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DNR study reveals what muskies eat

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DNR study reveals what muskies eat
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Anglers and lakeshore owners often wonder what muskellunge eat and how this top predator affects other fish populations once it has been introduced into a new body of water.

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Answers to those questions can be found in studies conducted by the Minnesota and Wisconsin departments of natural resources.

"Today, we know more about the muskie's diet and its impact on other fish populations than ever before," said Tim Goeman, Minnesota Department of Natural Resources (DNR) regional fisheries manager. "And that knowledge indicates muskies do not have a detrimental effect on other fish species when stocked at relatively low levels in water bodies with the right characteristics."

The Minnesota DNR conducted an in-depth examination of fish population impacts in 2007. That's when Mike Knapp, a DNR fisheries biologist, and other fisheries staff did an extensive analysis of fish populations in 41 lakes that had been stocked with the Leech Lake strain of muskellunge. Knapp, who co-authored a report on this work, said the analysis across all 41 lakes and smaller groups of similar lakes did not show a significant decrease in any fish species after muskellunge had been stocked.

"If muskie stocking resulted in a negative impact on other fish populations, we would have seen a pattern emerge," said Knapp. "But that didn't happen. Instead, we found great variability. When looking at individual species in individual lakes, our nets caught significantly more fish in 16 cases and significantly fewer fish in nine cases. Our nets caught essentially the same number of fish in the other 194 cases. The lack of consistent negative changes suggests muskie and other species generally coexist quite well."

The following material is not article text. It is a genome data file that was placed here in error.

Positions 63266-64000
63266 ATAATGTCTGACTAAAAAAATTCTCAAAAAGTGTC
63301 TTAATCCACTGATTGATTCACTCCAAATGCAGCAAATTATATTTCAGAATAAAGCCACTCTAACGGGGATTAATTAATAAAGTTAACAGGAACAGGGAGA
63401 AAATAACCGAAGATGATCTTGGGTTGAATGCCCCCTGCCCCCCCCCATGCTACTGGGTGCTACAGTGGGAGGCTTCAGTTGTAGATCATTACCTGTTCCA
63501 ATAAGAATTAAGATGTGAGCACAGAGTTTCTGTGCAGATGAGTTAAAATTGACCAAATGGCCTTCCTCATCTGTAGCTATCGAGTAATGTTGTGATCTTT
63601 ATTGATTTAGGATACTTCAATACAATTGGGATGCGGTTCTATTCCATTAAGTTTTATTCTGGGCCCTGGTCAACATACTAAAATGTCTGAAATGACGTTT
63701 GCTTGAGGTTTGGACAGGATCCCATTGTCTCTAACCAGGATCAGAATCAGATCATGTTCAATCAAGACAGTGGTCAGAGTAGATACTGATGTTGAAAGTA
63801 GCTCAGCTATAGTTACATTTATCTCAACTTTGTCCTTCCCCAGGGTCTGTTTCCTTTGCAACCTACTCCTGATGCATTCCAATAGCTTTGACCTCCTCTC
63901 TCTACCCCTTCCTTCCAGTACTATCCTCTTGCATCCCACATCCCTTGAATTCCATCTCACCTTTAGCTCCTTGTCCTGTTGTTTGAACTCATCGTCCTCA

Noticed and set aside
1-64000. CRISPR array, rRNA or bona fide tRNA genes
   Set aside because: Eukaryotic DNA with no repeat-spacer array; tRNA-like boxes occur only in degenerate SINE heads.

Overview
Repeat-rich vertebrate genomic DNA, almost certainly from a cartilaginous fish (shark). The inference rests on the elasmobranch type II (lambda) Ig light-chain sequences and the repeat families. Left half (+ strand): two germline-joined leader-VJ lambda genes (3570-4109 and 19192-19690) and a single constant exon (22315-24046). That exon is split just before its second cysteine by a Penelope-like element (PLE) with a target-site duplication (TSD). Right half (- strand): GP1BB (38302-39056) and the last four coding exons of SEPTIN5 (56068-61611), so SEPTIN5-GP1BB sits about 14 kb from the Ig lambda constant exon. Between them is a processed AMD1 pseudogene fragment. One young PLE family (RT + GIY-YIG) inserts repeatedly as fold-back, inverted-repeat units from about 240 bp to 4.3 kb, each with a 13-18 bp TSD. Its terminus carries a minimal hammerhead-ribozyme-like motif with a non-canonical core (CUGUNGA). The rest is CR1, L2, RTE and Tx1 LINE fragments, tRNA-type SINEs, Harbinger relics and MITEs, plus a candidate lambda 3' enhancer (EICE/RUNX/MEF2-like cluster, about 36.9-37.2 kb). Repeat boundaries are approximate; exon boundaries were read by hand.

In Minnesota, muskellunge typically prey on whitefish, tullibee, suckers, redhorse and yellow perch. Knapp said study findings related to these prey items were:

n No significant population changes (increases or decreases) were detected for tullibee, white sucker, or yellow perch across the 41 lakes.

n Lakes that did not contain tullibee (a preferred prey species) did not have negative fish population impacts after muskellunge had been stocked.

Knapp said the study findings are in line with a Wisconsin DNR study conducted from 1991 to 1994. That study examined the stomach contents of 1,092 muskellunge from about nine to 46 inches in length. Wisconsin researchers found 31 different species of fish in the stomachs of muskellunge, primarily perch and white sucker.

Tom Burri, a Minnesota DNR biologist who worked on this study while previously employed in Wisconsin, said the diet study was enlightening.

"We found only five walleye in the stomachs of 1,092 muskellunge," said Burri. "Muskie actually ate more muskie than walleye. We found six muskies inside of muskies."

Burri said the Wisconsin diet study indicated that 98 percent of a muskie's diet, by volume, was comprised of fish. The other two percent, he said, included crayfish, insects, mudpuppies, tadpoles and one mouse. Walleye, bass and northern pike ranked low in the muskie diet.

"When we used electro-fishing boats to sample fish populations at night, we often found walleye and muskie in close proximity yet the muskellunge stomachs rarely contained walleye," said Burri.

He said this information suggests that walleyes are either not a preferred species by muskellunge or walleyes are adept at avoiding predation. The latter may be related to the walleye's eye, which is designed for excellent night vision.

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